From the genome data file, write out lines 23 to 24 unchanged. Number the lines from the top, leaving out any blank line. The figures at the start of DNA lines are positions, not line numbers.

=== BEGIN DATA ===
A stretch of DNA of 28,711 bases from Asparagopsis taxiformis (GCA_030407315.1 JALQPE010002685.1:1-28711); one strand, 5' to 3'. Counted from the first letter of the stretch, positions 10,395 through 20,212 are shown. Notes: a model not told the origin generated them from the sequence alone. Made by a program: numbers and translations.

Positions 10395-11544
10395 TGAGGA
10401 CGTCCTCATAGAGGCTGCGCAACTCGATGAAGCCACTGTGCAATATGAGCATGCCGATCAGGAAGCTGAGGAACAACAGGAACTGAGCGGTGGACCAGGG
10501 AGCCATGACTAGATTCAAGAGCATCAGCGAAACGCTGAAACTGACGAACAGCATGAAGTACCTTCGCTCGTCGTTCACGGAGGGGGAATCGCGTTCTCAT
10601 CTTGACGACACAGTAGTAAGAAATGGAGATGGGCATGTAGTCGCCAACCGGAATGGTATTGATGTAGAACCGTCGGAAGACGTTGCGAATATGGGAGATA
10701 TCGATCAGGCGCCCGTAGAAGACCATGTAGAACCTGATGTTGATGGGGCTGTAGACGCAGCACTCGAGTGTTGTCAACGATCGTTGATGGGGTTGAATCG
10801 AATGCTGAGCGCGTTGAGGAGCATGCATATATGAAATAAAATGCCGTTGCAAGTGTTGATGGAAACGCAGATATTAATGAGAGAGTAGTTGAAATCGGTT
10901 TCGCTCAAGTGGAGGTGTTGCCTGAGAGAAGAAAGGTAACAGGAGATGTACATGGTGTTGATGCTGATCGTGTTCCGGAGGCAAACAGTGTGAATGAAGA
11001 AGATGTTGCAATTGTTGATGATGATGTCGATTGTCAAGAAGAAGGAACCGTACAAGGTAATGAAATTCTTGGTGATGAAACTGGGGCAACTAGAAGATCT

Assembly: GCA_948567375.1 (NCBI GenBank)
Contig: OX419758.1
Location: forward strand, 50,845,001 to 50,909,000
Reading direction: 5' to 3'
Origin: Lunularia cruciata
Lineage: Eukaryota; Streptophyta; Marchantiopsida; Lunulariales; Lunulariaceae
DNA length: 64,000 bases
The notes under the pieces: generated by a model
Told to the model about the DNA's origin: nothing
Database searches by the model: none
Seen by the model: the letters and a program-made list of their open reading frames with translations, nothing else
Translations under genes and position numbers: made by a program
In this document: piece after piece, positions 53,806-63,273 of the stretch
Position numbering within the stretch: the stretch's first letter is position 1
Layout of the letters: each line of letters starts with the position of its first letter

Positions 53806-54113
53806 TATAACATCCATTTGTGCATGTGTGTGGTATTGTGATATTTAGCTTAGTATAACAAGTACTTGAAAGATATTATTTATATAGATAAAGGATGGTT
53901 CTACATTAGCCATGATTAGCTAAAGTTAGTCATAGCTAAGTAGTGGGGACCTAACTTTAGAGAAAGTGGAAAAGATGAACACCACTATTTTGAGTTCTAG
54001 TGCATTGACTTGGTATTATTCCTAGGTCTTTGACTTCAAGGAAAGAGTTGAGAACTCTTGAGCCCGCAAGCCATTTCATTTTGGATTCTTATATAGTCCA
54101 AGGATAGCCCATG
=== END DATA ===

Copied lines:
In this document: piece after piece, positions 53,806-63,273 of the stretch
Position numbering within the stretch: the stretch's first letter is position 1